Because much of this music is written to reflect a particular scripture, it is not necessarily usable on a regular basis. Congregational participation, therefore, becomes an issue. The congregation is often being invited to join in on a song that they have probably never heard before. In fact, a scripture that may only show up in the lectionary once every three years, might inspire a song just as seldom sung. To overcome this obstacle to congregational participation a number of strategies are employed. Responsorial Psalms typical of the Catholic tradition incorporate a simple repeated phrase that is sung by the congregation as the song leader or “cantor” sings the verses. Such song settings in the Index are marked with an asterisks (*).  These settings, however, do not usually include the entire text of the psalm as it is presented in the Revised Common Lectionary.  Complete renditions are available, set to a simple melody repeated in multiple verses. Introduced with an instrumental play-through, the first verse is sung for the congregation and then repeated with them after the final verse. More complicated arrangements might employ a repeated refrain or chorus, with a song leader or choir doing the heavy lifting. Bridges in an arrangement might also be delegated to such entities to reduce for the congregation the melodic content required for their participation.

Of course they will need access to the lyrics. Congregational Copies, Lyric Sheets and Power Point renditions are provided for your convenience. In the audio renderings you will find instrumentals of the work that includes the melody line. Much like the overture in a musical, these can be played in background before the service as the congregation assembles.  This subliminal exposure will actually cause the music to become more “familiar” at the time of its execution.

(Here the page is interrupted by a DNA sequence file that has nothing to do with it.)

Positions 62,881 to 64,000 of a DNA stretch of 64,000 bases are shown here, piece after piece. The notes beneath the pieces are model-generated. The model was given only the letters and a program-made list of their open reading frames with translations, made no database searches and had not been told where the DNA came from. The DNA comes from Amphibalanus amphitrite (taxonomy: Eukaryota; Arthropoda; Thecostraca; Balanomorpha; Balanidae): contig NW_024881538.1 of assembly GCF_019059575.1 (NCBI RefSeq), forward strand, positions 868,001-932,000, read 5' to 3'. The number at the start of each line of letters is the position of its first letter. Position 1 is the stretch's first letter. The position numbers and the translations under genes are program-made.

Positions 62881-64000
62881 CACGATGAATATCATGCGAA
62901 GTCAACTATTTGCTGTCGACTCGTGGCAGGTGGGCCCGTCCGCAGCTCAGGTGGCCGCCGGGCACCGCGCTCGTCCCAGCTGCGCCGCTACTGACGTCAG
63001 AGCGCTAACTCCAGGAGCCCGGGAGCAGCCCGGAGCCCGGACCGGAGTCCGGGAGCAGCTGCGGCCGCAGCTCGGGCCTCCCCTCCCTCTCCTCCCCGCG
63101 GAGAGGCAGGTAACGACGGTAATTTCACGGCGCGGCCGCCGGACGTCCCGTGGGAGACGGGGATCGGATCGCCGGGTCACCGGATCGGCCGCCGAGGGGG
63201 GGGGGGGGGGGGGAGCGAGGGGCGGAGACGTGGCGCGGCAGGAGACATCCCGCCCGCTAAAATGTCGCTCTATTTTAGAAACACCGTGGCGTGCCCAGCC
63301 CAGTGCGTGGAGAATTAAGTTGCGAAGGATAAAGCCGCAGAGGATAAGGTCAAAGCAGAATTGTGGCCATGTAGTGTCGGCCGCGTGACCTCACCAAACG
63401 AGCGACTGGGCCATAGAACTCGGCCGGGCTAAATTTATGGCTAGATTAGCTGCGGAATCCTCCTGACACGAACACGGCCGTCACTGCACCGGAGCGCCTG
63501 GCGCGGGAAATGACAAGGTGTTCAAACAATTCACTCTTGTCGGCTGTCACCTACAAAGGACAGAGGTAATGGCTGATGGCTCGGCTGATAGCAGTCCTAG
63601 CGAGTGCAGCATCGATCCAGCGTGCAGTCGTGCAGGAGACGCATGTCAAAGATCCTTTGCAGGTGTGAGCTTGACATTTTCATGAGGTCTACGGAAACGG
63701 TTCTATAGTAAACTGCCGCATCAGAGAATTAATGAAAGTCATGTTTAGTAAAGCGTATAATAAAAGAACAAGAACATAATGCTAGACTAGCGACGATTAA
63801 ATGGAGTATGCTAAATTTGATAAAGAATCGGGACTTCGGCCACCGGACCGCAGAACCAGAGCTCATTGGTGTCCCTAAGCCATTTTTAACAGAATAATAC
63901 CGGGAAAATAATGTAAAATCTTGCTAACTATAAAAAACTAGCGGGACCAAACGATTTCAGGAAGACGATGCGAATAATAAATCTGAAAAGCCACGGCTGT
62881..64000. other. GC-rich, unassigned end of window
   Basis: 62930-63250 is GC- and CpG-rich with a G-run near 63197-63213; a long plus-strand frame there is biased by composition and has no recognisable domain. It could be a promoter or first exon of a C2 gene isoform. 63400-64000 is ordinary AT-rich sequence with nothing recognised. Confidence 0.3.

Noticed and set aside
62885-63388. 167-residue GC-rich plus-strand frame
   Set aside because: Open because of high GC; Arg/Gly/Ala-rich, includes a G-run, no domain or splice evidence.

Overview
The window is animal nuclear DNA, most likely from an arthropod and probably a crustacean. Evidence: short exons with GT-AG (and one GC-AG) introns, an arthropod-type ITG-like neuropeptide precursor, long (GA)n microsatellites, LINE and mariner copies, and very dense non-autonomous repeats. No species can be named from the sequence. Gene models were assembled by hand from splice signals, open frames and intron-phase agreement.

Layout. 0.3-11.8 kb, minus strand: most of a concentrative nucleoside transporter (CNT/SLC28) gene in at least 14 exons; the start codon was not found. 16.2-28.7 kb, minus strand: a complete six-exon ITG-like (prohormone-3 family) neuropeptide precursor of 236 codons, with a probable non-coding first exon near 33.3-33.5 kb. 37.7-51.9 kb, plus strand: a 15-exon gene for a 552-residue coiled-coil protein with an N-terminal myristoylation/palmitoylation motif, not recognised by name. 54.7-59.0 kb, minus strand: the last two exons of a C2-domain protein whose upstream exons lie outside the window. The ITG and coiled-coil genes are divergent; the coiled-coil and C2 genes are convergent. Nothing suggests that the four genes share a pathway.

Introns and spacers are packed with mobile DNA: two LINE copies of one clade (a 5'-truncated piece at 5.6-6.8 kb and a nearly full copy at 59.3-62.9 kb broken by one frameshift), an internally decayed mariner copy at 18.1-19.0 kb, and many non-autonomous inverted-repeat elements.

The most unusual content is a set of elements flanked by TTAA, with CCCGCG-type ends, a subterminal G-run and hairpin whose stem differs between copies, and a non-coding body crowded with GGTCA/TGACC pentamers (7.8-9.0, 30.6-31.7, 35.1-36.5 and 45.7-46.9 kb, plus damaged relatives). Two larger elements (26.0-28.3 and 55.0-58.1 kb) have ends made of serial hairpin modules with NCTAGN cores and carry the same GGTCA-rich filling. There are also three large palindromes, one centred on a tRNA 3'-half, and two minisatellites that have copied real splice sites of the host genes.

When previewing the material, it is recommended that you open the audio in a separate window by left clicking on the link.  When available the sample performance provides the best presentation. Failing that, you may use the accompaniment track which is usually always available.  Visually,  it is easiest to follow either the lead sheet or choral vocal renditions. This allows you to  you avoid dealing with the keyboard accompaniment which typically  stretches the score over multiple pages.

Much of the material on this site is designed to supplement the existing worship repertoire of your congregation. It is music that can’t be found in published hymnals and often represents an “alternative” lyrically and musically, providing the opportunity for variety and a more targeted support of a given scriptural theme. You may not want to use too much of it at once, but merely as seasoning for the main course! Happy shopping!

If needed, here are some useful links to help you process the content of this site:

To access the materials on this Site I recommend that you take advantage of the following free on-line programs.

PDF lite will allow you to read and print the sheet music.

RealPlayer will allow you tolisten to both mp3 files and MIDI files. Be aware that because MIDI files depend on the availability of instruments in the bank of the playing device, the Real Player version may not provide the production quality of a MIDI keyboard, but it will give you an idea of the arrangement. The advantage of the MIDI format over an mp3 accompaniment track is that you can control the tempo, change the key and subtract instruments from the arrangement if you want a lighter sound.

Converter Lite lets you convert mp3 files to WAV files that, once loaded onto a disk, can be playedon aCD player.

LibreOfficeImpress is a free Power Point program that allows you to view and generate Microsoft compatible presentations without the Microsoft price tag. It will of course serve as a Power Point provider on its own once downloaded to any computer.